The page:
Moving On Up

My coach and mentor posted on social media that he had turned in his resignation at his current position. He is giving up his full time position as an anticoagulation pharmacist at the VA to become an entrepreneur full time. I am very excited for him and his journey, and I am very happy that I get to see him from the sidelines. A, you’ve been successful in your endeavor so far; I know you’ll go on to create more opportunities for yourself and for others.

When I read that post, it got me thinking about my own pharmacy journey, as well as my general life path. Am I truly happy with where I am right now? The answer is yes and no. I am very lucky to be in a job that I love. To be honest, I love my job most of the time; there are some times when I hate it. I have a job where I am challenged mentally, my schedule is normal business hours, I have great rapport with the physicians and nurses, the patients are grateful for my help and expertise, my colleagues and managers are always there whenever I need them, and the technicians I work with are extremely hardworking and loyal. Seems like every pharmacist’s dream job, right?

So why am I not truly happy where I am right now? There are so many reasons. The first reason is the direction that pharmacy is heading towards right now. There are too many players in the pharmacy game, and most of them are not even pharmacists. We are constantly fighting with the PBMs (pharmacy benefit managers; these are the companies that take care of the prescription insurance claims). Most of the medications dispensed in our pharmacies are high cost anti-cancer medications, they cost $5,000 to $20,000 per month. So of course we are fighting for reimbursement, and the right to dispense at our pharmacy, instead of forcing the patients to use their mail order specialty pharmacies. It gets REALLY hot here in Texas (we’ve already had several days in a row where the high has been over 100 degrees), and leaving medications out on the porch in this heat, or in a non climate controlled area, is just a waste of money, time, and resources (if a medication gets too hot, it can lose its efficacy). Patients then can get unexpected delays in their treatments, or their out-of-pocket costs are too high. This is especially true for Medicare patients, who are exempt from taking advantage of copay cards or other assistance from the drug manufacturers. It does break my heart to see patients unable to get their medications because they cannot afford it.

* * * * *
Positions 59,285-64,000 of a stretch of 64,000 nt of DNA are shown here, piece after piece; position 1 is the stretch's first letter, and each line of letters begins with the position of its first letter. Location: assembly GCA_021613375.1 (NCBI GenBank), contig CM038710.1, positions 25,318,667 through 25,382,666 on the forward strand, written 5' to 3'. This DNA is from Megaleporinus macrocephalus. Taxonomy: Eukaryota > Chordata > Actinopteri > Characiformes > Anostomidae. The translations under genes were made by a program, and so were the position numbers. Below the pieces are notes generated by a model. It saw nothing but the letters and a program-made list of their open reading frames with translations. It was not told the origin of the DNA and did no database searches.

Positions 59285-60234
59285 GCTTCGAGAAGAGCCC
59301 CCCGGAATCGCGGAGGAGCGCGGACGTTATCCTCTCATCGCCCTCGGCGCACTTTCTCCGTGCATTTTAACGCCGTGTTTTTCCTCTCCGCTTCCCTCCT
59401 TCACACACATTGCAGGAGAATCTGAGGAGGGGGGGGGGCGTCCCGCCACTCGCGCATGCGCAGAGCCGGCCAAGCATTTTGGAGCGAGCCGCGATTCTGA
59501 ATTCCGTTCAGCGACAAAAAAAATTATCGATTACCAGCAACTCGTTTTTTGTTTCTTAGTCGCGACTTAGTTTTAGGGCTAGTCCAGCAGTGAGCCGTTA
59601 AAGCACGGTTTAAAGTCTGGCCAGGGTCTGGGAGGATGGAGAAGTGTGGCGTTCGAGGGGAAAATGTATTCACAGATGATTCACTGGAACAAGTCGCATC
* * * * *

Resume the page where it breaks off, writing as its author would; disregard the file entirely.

The biggest reason is that I feel like I’m not doing enough to make an impact in the world. Don’t get me wrong, I love being a pharmacist, especially in the oncology setting. I love the path that pharmacy journey has taken me. I am definitely a well rounded pharmacist, because of my experiences; I do not have a narrow field of vision when it comes to pharmacy, which is a dangerous risk with those who specialize. However, I love helping people realize their dreams or overcoming their limitations. I have helped friends and strangers overcome fears and limiting perspectives, and they’ve had their lives change for the better. But I always feel like I can do …. more. I could help more people realize their potential. I could guide more people to find what their true passion is in life. I could advise more people to take the necessary steps needed to get their dream job. More importantly, I can help MYSELF more by sharing my wisdom and talent so others can achieve their goals and dreams.

I’m hoping to follow A’s footsteps, but in my own journey. A has done incredibly well for himself, but I know that his path is not my path. My path will lead me to my own success and experiences. Nonetheless, words cannot express how grateful I am for A’s guidance in my journey.

Until then, I’ll just keep singing the “The Jeffersons” theme song in my head. For those who don’t know what I’m talking about, here is the link: https://www.youtube.com/watch?v=L09qnRfZY-k

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